Out­grow­ing Alin­sky-style name-call­ing

The Washington Times Weekly - - Commentary - By Ben S. Car­son

When I was in high school in Detroit in the mid- to late 1960s, we used to en­gage in the com­mon prac­tice of “cap­ping,” which in­volved at­tempts to pub­licly hu­mil­i­ate your op­po­nent with mean­spir­ited ver­biage.

I usu­ally tried to avoid what I thought was a silly prac­tice, but I re­mem­ber one day be­ing un­able to re­sist the temp­ta­tion to fire back when one of my class­mates be­gan talk­ing about my shirt. He said, “That shirt looks like it’s been through World War I, World War II, World War III and World War IV.” I fired back a short but highly ef­fec­tive quip that made him a laugh­ing­stock. I sim­ply said, “And your momma wore it.”

In­ter­est­ingly enough, af­ter my ver­bal vic­tory, that adolescent group, in­clud­ing the vic­tim, be­came much more ac­cept­ing of me, and it felt good to have gained their ap­proval, even though I was sure that my value sys­tem was at odds with theirs. I be­gan to so­cial­ize with th­ese fel­lows, and there was a no­tice­able change for the worse in the way that I treated oth­ers. In ret­ro­spect, I am par­tic­u­larly ashamed of join­ing in episodes of heap­ing hideous ver­bal abuse on other tar­geted class­mates, who were not guilty of any­thing other than not fit­ting in.

Un­for­tu­nately, this type of in­fan­tile adolescent be­hav­ior is still quite preva­lent in our cur­rent po­lit­i­cal en­vi­ron­ment. In­stead of “cap­ping” their op­po­nents, many in the po­lit­i­cal class en­gage in hy­per­bolic dem­a­goguery in an at­tempt to de­mo­nize those who dis­agree with them. This is not sur­pris­ing, be­cause in his book “Rules For Rad­i­cals,” Saul Alin­sky, the orig­i­nal rad­i­cal com­mu­nity or­ga­nizer and so­ci­etal change agent, says you should never have a ra­tional dis­cus­sion with your op­po­nent. Do­ing so would hu­man­ize him, and your goal is to de­mo­nize him. With this tac­tic, he states that you can in­cur your op­po­nent’s wrath, caus­ing him to re­spond an­grily, and in many cases, ir­ra­tionally, which then pro­vides an op­por­tu­nity to use that ir­ra­tional re­sponse against him.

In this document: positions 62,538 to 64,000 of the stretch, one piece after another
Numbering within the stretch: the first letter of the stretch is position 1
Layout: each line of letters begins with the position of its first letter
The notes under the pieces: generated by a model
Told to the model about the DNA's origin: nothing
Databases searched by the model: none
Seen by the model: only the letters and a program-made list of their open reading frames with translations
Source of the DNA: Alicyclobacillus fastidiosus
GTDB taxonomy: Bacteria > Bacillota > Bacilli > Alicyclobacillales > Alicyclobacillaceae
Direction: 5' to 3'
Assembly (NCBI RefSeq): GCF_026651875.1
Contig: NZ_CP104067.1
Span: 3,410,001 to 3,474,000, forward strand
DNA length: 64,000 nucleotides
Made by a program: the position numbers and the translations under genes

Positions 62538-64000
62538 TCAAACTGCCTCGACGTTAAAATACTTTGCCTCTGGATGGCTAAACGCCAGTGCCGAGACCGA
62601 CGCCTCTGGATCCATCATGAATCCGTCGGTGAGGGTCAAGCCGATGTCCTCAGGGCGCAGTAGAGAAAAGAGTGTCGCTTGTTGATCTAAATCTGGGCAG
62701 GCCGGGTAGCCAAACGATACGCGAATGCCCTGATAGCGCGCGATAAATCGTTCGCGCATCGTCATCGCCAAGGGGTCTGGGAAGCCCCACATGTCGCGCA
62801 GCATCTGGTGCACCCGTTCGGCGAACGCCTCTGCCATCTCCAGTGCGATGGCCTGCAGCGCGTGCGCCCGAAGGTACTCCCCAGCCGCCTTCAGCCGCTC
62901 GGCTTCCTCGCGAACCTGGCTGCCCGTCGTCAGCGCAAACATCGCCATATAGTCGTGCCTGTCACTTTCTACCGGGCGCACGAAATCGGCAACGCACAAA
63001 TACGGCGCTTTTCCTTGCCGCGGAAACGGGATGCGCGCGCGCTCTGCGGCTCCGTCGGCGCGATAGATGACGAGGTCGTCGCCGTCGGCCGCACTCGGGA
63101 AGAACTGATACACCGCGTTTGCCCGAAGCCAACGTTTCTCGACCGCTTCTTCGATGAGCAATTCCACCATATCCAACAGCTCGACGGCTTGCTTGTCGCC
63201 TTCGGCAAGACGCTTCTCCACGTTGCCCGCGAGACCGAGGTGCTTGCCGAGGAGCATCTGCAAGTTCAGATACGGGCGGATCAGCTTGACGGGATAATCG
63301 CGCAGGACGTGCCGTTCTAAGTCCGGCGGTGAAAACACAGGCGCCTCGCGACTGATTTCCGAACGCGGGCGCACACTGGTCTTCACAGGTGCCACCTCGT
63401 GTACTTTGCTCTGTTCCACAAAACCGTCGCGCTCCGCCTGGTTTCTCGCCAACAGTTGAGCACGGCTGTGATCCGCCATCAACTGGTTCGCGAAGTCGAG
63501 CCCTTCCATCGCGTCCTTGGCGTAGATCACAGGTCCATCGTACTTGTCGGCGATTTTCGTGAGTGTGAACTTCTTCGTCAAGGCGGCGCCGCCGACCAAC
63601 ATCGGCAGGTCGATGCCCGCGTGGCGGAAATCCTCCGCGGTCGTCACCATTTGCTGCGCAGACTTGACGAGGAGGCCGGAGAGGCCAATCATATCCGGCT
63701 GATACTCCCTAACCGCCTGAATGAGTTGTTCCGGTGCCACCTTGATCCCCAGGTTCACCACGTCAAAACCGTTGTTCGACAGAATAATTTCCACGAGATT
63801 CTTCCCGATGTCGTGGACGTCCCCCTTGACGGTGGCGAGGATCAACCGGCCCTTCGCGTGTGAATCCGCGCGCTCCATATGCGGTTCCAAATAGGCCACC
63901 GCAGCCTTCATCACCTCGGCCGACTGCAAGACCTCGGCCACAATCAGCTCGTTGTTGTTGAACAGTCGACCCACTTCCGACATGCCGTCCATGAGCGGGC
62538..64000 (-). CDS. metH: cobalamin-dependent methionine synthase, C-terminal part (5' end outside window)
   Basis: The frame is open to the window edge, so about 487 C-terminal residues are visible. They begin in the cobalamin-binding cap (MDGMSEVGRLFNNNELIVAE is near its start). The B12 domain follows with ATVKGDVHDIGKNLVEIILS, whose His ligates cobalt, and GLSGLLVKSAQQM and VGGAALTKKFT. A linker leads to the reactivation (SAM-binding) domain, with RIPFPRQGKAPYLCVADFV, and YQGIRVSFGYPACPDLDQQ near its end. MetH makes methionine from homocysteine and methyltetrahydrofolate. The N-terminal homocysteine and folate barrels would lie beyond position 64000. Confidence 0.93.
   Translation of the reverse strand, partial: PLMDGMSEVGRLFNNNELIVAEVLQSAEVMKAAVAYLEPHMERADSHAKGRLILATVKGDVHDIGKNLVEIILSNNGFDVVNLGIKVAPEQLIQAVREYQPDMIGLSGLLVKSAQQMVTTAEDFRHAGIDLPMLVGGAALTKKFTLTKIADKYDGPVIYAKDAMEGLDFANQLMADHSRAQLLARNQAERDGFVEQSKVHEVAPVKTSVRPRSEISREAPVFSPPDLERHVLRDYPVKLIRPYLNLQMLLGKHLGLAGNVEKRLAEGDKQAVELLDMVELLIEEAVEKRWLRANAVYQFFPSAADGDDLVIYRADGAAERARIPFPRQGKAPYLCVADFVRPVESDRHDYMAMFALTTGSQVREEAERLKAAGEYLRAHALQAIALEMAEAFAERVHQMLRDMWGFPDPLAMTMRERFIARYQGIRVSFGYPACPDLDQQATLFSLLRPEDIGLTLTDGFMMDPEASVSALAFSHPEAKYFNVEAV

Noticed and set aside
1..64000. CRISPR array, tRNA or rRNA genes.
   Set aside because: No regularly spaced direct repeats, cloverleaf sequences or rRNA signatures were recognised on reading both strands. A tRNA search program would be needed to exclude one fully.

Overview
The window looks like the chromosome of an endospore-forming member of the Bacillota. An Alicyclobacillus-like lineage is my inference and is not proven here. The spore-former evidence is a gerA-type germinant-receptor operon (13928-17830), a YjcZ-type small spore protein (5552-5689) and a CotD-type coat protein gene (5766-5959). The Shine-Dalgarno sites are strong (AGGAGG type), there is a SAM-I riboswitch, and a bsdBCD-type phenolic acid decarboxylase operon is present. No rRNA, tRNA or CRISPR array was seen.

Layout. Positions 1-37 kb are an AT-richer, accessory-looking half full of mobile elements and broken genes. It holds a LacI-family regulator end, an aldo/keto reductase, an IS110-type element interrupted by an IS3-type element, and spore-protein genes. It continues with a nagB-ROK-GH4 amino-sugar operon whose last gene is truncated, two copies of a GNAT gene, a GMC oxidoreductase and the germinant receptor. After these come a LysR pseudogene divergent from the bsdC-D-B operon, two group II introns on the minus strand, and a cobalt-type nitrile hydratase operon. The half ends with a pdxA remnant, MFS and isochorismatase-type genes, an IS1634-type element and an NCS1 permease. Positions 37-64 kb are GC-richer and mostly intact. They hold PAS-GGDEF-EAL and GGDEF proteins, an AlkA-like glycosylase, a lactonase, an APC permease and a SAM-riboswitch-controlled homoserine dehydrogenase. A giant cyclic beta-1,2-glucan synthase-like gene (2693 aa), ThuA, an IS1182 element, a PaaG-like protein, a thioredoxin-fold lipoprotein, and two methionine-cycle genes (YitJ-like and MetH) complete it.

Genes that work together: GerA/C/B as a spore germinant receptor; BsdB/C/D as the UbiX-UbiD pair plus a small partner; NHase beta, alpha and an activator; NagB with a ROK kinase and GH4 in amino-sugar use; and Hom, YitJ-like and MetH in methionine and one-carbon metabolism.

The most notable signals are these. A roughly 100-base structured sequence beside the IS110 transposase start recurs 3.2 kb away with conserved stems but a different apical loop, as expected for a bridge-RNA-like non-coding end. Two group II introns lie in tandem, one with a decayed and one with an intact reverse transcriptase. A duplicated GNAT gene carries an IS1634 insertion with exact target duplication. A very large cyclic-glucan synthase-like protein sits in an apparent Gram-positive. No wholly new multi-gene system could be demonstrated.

This is an es­pe­cially use­ful tac­tic when you have the me­dia on your side. The adolescent “cap­ping” episodes sel­dom oc­curred be­tween just two in­di­vid­u­als, but were pur­posely put on glo­ri­ous dis­play in the com­pany of an ap­pre­cia­tive au­di­ence. Sim­i­larly, di­vi­sive politi­cians seem en­er­gized by mi­cro­phones and cam­eras, and ea­gerly ac­cuse their op­po­nents of ridicu­lous things, such as want­ing el­derly peo­ple to die, chil­dren to starve or our na­tion to fail. In their heart of hearts, they know that their op­po­nents want no such things, but their de­sire to score po­lit­i­cal points with an au­di­ence that wishes to be­lieve neg­a­tive things about oth­ers over­whelms the rule of in­tegrity.

Last week, I was en­gaged in a din­ner con­ver­sa­tion with a num­ber of prom­i­nent in­di­vid­u­als, in­clud­ing a very high of­fi­cial of the cur­rent ad­min­is­tra­tion. I was talk­ing about the fact that we are se­verely com­pro­mis­ing the fu­ture of our prog­eny by re­lent­lessly in­creas­ing our na­tional debt. He proudly pro­claimed that the rate of debt ac­cu­mu­la­tion was slow­ing down and, there­fore, there was no cause for alarm. I stated that if a bal­loon was over­in­flated and in dan­ger of rup­tur­ing, putting just a lit­tle more air into it, as op­posed to a lot more air, would have the same dis­as­trous re­sults.

He did not have a come­back for that ar­gu­ment, but I sus­pect that if you had given him a mi­cro­phone and an ador­ing au­di­ence, he would have ac­cused me of be­ing crit­i­cal and want­ing the poli­cies of the cur­rent ad­min­is­tra­tion to fail. I sus­pect the ver­biage, how­ever, would have been more col­or­ful in an at­tempt to evoke an emo­tional re­sponse from the au­di­ence. There is a big dif­fer­ence be­tween point­ing out de­fects in the poli­cies of an op­po­nent in a thought­ful and ra­tional man­ner, and en­gag­ing in wan­ton pre­var­i­ca­tion to stoke the fires of emo­tion.

There is noth­ing wrong with dis­agree­ment. In fact, I am very fond of say­ing that if two peo­ple agree about ev­ery­thing, one of them is not nec­es­sary. Dis­agree­ment should not make peo­ple into en­e­mies, es­pe­cially if they are will­ing to dis­cuss their dif­fer­ences ra­tio­nally, rather than try­ing to de­mo­nize each other. All sides are guilty of this be­hav­ior, and we could all ben­e­fit from a dose of ma­tu­rity and kind­ness. In­stead of en­gag­ing in par­ti­san bick­er­ing, try the fol­low­ing ex­er­cise for a week:

Speak to peo­ple you nor­mally walk by and ig­nore. Let some­one else go first. Help some­one who is strug­gling. Com­fort some­one who is dis­tressed. Give some­one a cou­ple of bucks who came up short at the check­out counter.

If you can af­ford it, give a hard­work­ing in­di­vid­ual in the ser­vice sec­tor a gen­er­ous tip.

Ig­nore those who only crit­i­cize and at­tack, and in­stead, con­cen­trate on solv­ing prob­lems.

Proverbs 15:1 says, “A soft an­swer turns away wrath, but griev­ous words stir up anger.” See how you feel af­ter that one week has passed, and I sus­pect many of us may want to con­tinue lead­ing pos­i­tive and con­struc­tive lives. Ben S. Car­son is pro­fes­sor emer­i­tus of neu­ro­surgery at Johns Hop­kins Univer­sity.

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